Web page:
What to do about marauding Bambis?

Petula Dvorak
Columnist December 9, 2013

White-tailed deer, those magical, delicate creatures with big, inky eyes and long lashes, have basically become the rats and pigeons of the suburbs.

Their poll numbers plummeted over the weekend, when a freak accident in Loudoun County sent a buck that had just been hit by an SUV flying through the air and right into a runner.

Petula is a columnist for The Washington Post's local team who writes about homeless shelters, gun control, high heels, high school choirs, the politics of parenting, jails, abortion clinics, mayors, modern families, strip clubs and gas prices, among other things. View Archive

The runner, who had logged only five of the seven miles she planned to run in her neon orange shoes that night, was knocked out cold. She’s better now.

But isn’t it about time to do something about all these deer?

Fairfax County alone has about 4,000 to 5,000 deer-vs.-car crashes a year, according to a county report on wildlife and the environment.

Deer devour suburban gardens — at the rate of about a ton of vegetation a year for every mouth. Their favorites include violets, roses, tulips, hydrangeas, crab apples, pansies, Indian Hawthorn and English ivy.

There’s really not much they won’t eat.

Carnations, daffodils and ornamental grasses, the county suggests.

What? Who wants that kind of low-rent garden?

The only solution is to shoot them, of course.

Over the weekend, Fairfax sent letters to residents announcing a round of deer killings. It will begin Dec. 15 and go until February.

Whoa. Watch out, Rudolph!

Some of the hunts — carried out by police — will happen in the lovely, family-friendly Frying Pan Farm Park.

“I’m really trying to evolve on this,” said Gwyn Whittaker, who was shaken by the announcement of deer kills in the park. She has lived near the park for 23 years and frequently sees “the beautiful deer, fox, owls and other wildlife” on her daily walks.

She’s earnestly doing a lot of research — she went to talk to the police on Monday — to learn why more and more people in her county are in favor of the kills.

Whittaker is on the board of the Washington Humane Society and has been a vegetarian most of her life. She’d rather see expensive but humane contraception programs used to curb the deer population.

She’s not alone.

When the folks from the National Park Service started deer kills at Rock Creek Park this spring, protesters were outraged not only by the kill itself but also by the cruel methods. It was right before Easter and Passover, and the does were probably pregnant. The shooters lured them out with piles of apples and grain.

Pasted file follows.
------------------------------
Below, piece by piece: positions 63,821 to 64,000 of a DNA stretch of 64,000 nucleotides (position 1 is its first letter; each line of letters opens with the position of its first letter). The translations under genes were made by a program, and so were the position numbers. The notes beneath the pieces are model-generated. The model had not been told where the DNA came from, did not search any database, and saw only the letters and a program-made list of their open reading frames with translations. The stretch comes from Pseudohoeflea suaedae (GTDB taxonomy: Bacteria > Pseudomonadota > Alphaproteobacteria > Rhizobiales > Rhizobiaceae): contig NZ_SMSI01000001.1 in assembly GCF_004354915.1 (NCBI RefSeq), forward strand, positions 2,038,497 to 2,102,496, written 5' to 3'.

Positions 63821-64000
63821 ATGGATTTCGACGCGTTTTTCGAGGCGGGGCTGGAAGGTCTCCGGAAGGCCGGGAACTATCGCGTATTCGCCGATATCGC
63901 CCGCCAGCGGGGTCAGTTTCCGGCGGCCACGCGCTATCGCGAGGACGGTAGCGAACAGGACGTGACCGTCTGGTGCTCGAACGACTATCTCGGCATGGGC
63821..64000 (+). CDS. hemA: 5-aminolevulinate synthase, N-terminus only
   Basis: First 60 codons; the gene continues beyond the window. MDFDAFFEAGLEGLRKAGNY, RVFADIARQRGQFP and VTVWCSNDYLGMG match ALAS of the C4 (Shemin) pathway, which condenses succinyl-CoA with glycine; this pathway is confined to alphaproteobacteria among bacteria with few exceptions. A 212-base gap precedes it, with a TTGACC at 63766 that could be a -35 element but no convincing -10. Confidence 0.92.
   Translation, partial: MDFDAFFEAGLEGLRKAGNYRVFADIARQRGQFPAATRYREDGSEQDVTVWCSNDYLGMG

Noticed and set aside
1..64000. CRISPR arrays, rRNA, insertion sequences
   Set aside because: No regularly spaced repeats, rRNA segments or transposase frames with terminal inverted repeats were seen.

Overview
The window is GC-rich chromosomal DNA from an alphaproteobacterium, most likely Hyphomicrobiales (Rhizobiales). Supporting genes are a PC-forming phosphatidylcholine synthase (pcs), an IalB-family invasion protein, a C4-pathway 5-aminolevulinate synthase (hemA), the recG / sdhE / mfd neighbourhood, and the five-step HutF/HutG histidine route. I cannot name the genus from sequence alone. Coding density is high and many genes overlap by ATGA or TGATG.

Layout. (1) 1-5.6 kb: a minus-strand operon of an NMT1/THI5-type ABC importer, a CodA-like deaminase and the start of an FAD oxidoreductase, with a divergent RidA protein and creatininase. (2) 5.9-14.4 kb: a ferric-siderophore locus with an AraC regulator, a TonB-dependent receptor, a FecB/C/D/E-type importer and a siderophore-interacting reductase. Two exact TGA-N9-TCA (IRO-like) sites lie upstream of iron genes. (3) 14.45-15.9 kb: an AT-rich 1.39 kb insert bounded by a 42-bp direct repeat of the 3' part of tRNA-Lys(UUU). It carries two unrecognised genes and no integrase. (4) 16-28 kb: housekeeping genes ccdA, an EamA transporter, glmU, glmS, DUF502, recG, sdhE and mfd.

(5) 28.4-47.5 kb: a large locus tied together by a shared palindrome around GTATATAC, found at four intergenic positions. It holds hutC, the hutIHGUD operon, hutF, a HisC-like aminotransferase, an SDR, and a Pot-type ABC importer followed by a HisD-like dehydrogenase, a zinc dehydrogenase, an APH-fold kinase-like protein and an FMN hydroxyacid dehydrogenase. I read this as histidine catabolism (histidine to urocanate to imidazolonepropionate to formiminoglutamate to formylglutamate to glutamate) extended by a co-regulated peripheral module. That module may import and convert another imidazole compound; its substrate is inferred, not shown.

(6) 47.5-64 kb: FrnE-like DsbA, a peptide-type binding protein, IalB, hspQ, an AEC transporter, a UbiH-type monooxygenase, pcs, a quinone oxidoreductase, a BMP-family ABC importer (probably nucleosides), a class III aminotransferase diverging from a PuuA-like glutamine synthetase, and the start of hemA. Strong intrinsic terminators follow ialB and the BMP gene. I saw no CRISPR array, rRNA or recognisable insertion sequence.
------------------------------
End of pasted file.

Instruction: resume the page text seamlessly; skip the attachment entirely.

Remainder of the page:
And here we go again with the holiday cheer, right before Christmas, as the deer are in their breeding season and foraging in the cold.

“How do you have a non-emotional discussion on this?” Whittaker said.

It’s never non-emotional when it comes to Bambi.

But then again, neither of us has ever been in a car accident involving a deer. I would guess that I’d be screaming, raging and emotional if my children had ever been hurt in a crash because one of those deer darted in front of us on the parkway. Or if my kids got Lyme disease carried by a deer tick.

The only place where Whittaker and others like her may pivot — and public support of deer kills is growing — would be on the cold, hard facts of what is happening on the roads.

Police in Fairfax County said only about 25 percent of the deer that are hit by vehicles are killed at the scene. Most of them hobble off into the woods and die slow, painful deaths.

“So what’s better? That or getting a bullet in the head?” Whittaker asked.

I found one possible solution at Bentley Processing in Fauquier County, where Sandy Bentley skins, cuts and packages 600 to 700 deer each season.

About 100 of them are shot in government-sponsored kills, and Bentley donates most of her company’s labor to process them. Then, the meat goes to a food bank for families in need.

Or we could try something more radical.

Remember that mountain lion spotted in Southeast D.C. in October?

Trackers never found it, but the city gets reports about four times a year from folks who swear they saw one, said Scott Giacoppo, vice president of external affairs at the Washington Humane Society.

We could reintroduce mountain lions to the urban and suburban parks fed up with deer.

There’s a Web site called Cougar Quest — no, not a dating site — that tracks cougar sightings throughout Virginia. There have been plenty.

It’s a solution that’s right out of federal politics — subcontract the dirty work to these cats, and no one has blood on their hands.

But, shoot.

Then, what would we do about all the cougars?

To read previous columns, go to washingtonpost.com/dvorak.

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